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On the labor situation, Domonique Foxworth hits the nail on the head

Ravens cornerback Domonique Foxworth, a player whom many expect to eventually succeed Kevin Mawae as president of the NFL Players Association, recently spoke with a group of reporters at Capitol Hill.  (For Redskins fans in the crowd, HogsHaven.com has a version that includes some comments about coach Mike Shanahan, who originally drafted Foxworth five years ago.)  As transcribed by Aaron Wilson of the Carroll County Times, Foxworth summarizes the financial aspect of the situation in a way that the union should print on bumper stickers.

Let’s take it from them.”

It’s perfect.  It’s beautiful.  Sure, the owners won’t agree.  But the two sides are disagreeing on pretty much everything.  At a time when the two sides are developing talking points, Foxworth finally has come up with something that the union can use to best attack the league’s position.

Here’s the broader context.  Foxworth was asked to explain why he believes that a lockout will occur.  And here’s what Foxworth said:  “They can get more money and we can get less money.
Instead of bickering about how to split up the money, it’s more
advantageous and galvanizing for them to say, ‘Let’s take it from
somebody else.’  Instead of fighting with Daniel Snyder and Jerry
Jones over revenue sharing, it’s, ‘Let’s take it from them.'”

That last line is the key.  As we explained in the wake of the release of the Packers’ annual financial report, the union has failed (to date) to push the connection between unshared revenues and the league’s effort to shrink the players’ piece of the pie.  In 2006, the owners agreed to a Band-Aid that 30 of them liked at the time — but that most of them now abhor.  So with the players now receiving their cut based on total revenues, including the stuff the teams don’t share, it could be that the permanent fix for the problem of the profits of the low-revenue Bengals being reduced by a salary cap influenced by the high revenues earned by other teams arises not from sharing the unshared revenues but from reducing the labor costs so that the low revenue teams will still earn an acceptable profit.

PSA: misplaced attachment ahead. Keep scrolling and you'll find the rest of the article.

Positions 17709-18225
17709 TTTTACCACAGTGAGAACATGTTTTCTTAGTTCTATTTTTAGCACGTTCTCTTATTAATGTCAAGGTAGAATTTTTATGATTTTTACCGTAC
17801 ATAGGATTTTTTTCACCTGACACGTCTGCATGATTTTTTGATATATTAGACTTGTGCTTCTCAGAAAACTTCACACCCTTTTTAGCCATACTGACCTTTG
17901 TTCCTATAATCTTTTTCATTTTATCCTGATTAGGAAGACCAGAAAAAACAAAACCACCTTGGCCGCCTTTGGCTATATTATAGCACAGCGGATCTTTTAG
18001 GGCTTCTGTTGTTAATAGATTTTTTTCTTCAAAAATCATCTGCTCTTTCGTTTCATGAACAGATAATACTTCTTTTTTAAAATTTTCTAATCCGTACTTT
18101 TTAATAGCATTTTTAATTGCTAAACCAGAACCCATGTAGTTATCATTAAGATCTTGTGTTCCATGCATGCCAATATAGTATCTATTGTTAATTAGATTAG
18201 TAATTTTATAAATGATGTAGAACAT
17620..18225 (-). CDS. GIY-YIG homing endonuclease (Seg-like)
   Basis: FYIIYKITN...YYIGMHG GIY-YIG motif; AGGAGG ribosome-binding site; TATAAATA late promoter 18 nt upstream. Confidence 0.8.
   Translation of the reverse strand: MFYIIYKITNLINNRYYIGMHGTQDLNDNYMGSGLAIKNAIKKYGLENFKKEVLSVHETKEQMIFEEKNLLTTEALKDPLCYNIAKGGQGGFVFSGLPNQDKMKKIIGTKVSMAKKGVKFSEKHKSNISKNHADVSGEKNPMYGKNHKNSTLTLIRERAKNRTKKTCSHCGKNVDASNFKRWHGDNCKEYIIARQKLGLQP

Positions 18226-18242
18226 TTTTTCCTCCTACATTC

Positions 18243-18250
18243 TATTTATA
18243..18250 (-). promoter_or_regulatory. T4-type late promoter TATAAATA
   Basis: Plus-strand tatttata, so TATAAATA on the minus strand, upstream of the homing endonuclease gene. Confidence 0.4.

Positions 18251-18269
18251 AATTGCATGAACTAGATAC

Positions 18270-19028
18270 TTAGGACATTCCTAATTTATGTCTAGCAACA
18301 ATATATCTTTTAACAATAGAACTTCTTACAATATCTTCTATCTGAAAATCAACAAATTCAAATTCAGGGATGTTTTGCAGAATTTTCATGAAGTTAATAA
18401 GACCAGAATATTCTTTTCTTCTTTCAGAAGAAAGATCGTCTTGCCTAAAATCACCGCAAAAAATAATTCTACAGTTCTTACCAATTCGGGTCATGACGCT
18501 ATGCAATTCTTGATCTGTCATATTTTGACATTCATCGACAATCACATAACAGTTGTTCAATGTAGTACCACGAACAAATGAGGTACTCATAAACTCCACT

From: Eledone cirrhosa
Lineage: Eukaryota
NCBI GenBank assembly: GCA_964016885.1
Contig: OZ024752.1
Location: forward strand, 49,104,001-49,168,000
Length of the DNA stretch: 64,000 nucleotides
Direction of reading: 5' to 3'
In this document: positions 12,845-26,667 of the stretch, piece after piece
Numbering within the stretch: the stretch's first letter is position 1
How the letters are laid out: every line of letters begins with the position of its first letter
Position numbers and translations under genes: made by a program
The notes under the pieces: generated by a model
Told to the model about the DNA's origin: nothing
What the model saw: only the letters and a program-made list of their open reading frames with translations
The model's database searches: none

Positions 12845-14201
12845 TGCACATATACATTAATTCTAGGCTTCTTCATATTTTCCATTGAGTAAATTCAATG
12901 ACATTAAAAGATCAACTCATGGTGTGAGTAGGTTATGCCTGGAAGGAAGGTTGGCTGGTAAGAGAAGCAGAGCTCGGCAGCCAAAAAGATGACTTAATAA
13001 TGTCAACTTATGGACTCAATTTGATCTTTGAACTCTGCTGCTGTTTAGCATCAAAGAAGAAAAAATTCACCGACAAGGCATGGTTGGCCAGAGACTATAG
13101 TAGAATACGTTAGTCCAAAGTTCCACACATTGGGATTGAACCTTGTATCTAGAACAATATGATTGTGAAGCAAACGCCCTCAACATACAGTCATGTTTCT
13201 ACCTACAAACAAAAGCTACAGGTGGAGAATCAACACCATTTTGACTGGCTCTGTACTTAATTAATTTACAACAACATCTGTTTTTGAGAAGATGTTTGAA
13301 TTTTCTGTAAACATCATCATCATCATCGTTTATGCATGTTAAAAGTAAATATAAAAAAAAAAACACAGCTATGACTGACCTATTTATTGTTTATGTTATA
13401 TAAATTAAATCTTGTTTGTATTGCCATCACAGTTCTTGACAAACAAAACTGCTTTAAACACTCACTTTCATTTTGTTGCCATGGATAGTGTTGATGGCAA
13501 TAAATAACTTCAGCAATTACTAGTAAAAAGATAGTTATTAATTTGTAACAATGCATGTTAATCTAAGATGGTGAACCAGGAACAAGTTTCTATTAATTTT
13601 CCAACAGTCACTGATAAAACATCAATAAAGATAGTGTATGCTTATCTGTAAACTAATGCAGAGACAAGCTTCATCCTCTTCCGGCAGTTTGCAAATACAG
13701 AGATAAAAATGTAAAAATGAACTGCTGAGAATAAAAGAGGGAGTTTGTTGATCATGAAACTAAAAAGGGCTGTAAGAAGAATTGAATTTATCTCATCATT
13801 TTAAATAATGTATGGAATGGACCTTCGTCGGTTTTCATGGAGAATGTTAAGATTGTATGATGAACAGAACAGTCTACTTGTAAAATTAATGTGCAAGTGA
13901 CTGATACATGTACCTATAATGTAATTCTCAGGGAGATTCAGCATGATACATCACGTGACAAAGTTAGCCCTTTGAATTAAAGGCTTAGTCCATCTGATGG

In other words, “Let’s take it from them.”

Foxworth also became passionate when responding to a quote that Foxworth says Pats owner Robert Kraft made during a 2009 interview with HBO’s Real Sports with Bryant Gumbel.  Foxworth claims that Kraft said the owners are taking all of the risk.  We vaguely recall Kraft’s comment; it was made within the confines of the financial risks.  But the word “risk” gives the players an opening that none of them, to our knowledge, had previously utilized.

Foxworth utilized the hell out of it.

“I’m asking for respect,” Foxworth said.  “You can’t say I’m not taking risks.  That
type of thing gets under my skin and pisses us off.  Who’s taking
the real risks and who’s making the real gains?  Robert Kraft is
bringing in millions of dollars and he’s never had a concussion.
He’s never tackled anybody.  I doubt he’s had any knee replacements.
It hurts us to hear stuff like that. I would imagine he would
rethink it and I hope he doesn’t really feel that way.  It’s
impossible to say we’re not taking risks.  Wes Welker will limp for
the rest of his life and will have arthritis.  Tom Brady will deal
with that for the rest of his life.  I want him to look those guys
in the eye and say they’re not taking risks.”

According to the HogsHaven.com version of the interview, Foxworth added on the end, “It’s infuriating.”

Though this point doesn’t have as much pop as “let’s take it from them” because Kraft obviously wasn’t addressing physical risks, in this game of high-stakes contract poker the slightest slip can be used by the other side.  The only real surprise here is that it took the players so long to do it.

But, hey, better late than never.  And though Foxworth may be grossly out of touch on a couple of other issues (more on that later this morning), he has done a good job of giving the rank-and-file a quick and easy way to characterize the league’s objectives.

Instead of taking it from each other, let’s take it from them.

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26 Responses to “On the labor situation, Domonique Foxworth hits the nail on the head”
  1. rsa says: Jul 25, 2010 9:25 AM

    •Lame duck congress passes card check.
    •Union decertifies.
    •Players vote to unionize.
    •No agreement between owners and players.
    •Federal arbitrator imposes settlement, creating Football Czar to oversee the league.

  2. Darth Vader says: Jul 25, 2010 9:33 AM

    Now if only Foxworth could play corner half as well as he does smart-ass comebacks.

  3. Chapnasty. says: Jul 25, 2010 9:39 AM

    @ rsa
    Well played sir. Just a further reach by this embarassment of an administration into our lives.

  4. JoeSixPack says: Jul 25, 2010 9:41 AM

    Both sides are right on this one.
    The players are risking their health, and are exceptionally well compensated for that.
    The question of how much more well compensated they should be is the question. If the union gets their way it will mean a few more million for the top tier players (who likely won’t notice the change in their checking account) and a few hundred thousand dollars more for the lower tier players.